Why Lone Pine Latin?

Our Latin students have more class time per week than other online Latin courses, do very well on the National Latin Exam (included in tuition), and are able to attend a Convention each April if they wish! 

If you would like to learn Latin via robust courses which will challenge you while providing as much help and support as you need, with many opportunities for nationally recognized resume builders and some of the most memorable components of the quintessential high school experience (building lifelong friendships and enjoying school spirit, Latin Club, Quiz Bowl, class camaraderie and other social activities), then you have found your Latin home!


Academic Benefits:

Latin 100-400: TWO online classes per week, PLUS individual tutoring sessions (five 30-minute sessions per week are available to students on a first-come basis)! That's 3 available sessions per week of LIVE instruction! (Other online courses only offer one class session per week.) Help always available via email or by posting on the discussion board.

• FREE one-on-one tutoring available!  Many 30-minute tutoring slots are available each week; students register on a first-come basis.

• FULL FIVE-YEAR LATIN SEQUENCE offered, including AP Latin!  Students can take AP Latin as a fourth year course; please email with questions.

• ALL Latin 100-400 and AP students take the National Latin Exam each March; usually >90% of Lone Pine students earn awards.

• Thorough documentation provided for your records - certificate (includes grade and total time spent studying), detailed grade report, written narrative.

• ALL Latin 100-400 and AP students are registered with the National and Colorado Junior Classical Leagues and (based on fall semester grades) the National Latin Honor Society -- two great college application and resume-builders!

• All Latin 100-400 and AP students (ages 12 and up by April 10 per facility rules) can attend the Colorado Junior Classical League State Convention with us.  (Students DO travel in from all over the country, and from Canada and other countries - even Japan!) 

• Fully-featured eLecta Online Classroom: Whiteboard, Chat window, Audio AND Video available (all students can speak), plus email support. All classes are recorded so that you can view/review them at your convenience.

• Course content is delivered via this Moodle site (and Dropbox), and most testing is completed via our Quia website. No papers to mail!

• Online gradebook - Check your grade (and print grade reports) any time you wish!  The gradebook is updated on Sunday nights for Mon/Wed courses, and on Monday nights for Tues/Thurs courses.  Latin 200 journals are scored on Tuesday nights.

• We treat Latin like a LANGUAGE - we learn to think like a Roman and work toward fluency - while maintaining very high curriculum standards and receiving solid preparation to read classical authors. (Our book has been called the "natural method" or "immersion method," but it is NOT watered-down Latin. We cover MORE grammar and MORE vocabulary than any other textbook series that I have seen.)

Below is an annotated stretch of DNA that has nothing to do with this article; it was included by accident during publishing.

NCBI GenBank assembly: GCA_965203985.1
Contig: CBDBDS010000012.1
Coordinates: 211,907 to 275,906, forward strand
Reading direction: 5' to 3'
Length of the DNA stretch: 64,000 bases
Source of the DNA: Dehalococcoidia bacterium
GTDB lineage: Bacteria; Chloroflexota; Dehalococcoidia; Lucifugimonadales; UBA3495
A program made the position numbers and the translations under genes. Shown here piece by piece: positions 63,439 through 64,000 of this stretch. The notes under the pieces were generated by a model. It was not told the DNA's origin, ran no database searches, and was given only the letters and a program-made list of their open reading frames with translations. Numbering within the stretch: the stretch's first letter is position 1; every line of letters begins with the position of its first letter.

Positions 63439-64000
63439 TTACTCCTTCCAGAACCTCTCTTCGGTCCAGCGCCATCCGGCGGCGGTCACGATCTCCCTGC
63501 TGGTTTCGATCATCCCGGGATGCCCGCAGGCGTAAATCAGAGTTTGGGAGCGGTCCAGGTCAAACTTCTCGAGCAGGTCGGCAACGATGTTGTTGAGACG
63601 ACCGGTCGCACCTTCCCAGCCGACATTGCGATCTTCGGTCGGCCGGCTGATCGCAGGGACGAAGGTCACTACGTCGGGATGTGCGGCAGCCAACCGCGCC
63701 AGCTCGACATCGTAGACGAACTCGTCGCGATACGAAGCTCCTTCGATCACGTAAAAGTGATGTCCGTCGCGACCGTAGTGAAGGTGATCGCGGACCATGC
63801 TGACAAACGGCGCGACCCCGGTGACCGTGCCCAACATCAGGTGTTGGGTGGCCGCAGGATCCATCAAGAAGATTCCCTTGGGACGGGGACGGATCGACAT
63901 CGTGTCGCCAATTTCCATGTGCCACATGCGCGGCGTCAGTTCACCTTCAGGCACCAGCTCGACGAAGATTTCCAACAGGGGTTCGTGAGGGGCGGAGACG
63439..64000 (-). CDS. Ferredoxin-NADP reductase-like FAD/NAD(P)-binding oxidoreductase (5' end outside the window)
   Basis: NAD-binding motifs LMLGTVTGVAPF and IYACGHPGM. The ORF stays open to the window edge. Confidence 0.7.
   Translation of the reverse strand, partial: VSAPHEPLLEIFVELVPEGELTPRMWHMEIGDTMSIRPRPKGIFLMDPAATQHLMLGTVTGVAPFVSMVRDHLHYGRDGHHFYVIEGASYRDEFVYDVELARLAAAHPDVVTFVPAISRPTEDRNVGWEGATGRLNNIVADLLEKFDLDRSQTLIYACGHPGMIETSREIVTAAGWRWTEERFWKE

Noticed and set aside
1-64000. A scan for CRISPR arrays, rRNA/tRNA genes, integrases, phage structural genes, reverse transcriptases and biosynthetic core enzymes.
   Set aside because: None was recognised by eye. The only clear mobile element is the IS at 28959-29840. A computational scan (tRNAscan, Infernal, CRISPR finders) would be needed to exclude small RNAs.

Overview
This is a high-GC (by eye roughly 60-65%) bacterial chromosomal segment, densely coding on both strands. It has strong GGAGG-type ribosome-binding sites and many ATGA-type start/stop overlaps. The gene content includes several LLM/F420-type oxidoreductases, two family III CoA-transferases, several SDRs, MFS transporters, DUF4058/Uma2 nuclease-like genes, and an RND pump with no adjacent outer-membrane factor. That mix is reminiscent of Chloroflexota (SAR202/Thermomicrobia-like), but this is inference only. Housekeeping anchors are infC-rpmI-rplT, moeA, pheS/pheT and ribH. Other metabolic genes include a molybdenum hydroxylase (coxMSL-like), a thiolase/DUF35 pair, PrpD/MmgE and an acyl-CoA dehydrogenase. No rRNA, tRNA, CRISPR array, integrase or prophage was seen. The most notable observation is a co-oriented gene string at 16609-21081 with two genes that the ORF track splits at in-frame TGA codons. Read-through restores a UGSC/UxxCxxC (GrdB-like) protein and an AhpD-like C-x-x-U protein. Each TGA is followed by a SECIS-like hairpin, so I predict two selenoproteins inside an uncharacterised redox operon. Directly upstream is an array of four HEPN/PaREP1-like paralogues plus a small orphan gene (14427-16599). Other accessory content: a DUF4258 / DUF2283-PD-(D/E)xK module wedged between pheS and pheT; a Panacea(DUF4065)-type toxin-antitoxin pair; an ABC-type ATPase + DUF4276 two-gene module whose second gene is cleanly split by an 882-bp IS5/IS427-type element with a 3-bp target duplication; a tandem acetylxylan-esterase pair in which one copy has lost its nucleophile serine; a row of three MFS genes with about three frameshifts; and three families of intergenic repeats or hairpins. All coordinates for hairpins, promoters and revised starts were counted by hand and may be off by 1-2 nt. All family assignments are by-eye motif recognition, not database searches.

Financial Benefits:

• Latin 100-400: TWO-WEEK TRIAL offered - Attend class for the first two weeks, with materials, if your family is registered ($40 one-time PER FAMILY registration fee)! You will receive our materials and be treated like a "regular" student with full access.

• Tuition: Latin 100-400 tuition is only $295/semester ($590/year)! AP Latin is $325/semester. Tuition includes memberships, contest fees, and materials valued at over $65.  All classes meet TWICE/week, not just once, and a group help session and individual tutoring is included.

• Latin 100-400: AUDIT option offered -- Study on your own! You will receive all materials (and Quia access) and be able to watch recordings of the two main classes/week for just $100/semester ($200/year). Students "auditing" will not receive grades, receive individual help, or attend the help sessions. You may take the NLE with us if you request a copy by September 15.

• Latin 100, and Latin 200-400 only if space allows: HYBRID option offered -- See Policies and FAQ page for details.

• Not just a book! Bonus materials given to you: Supplementary book(s) and a comprehensive set of teacher-created materials (chapter packets, video clips, audio files, translations of chapters, audio recordings of each chapter read aloud, audio recordings of oral explanations of each chapter, maps, other activities & handouts).

• Latin 100-200: The textbook costs less than $30 and is used for two years (one book covers both Latin 100 and 200). We loan you additional books (Colloquia Personarum and various Rose Williams books). You don't even need a dictionary; there are two online dictionaries available via our Quia page.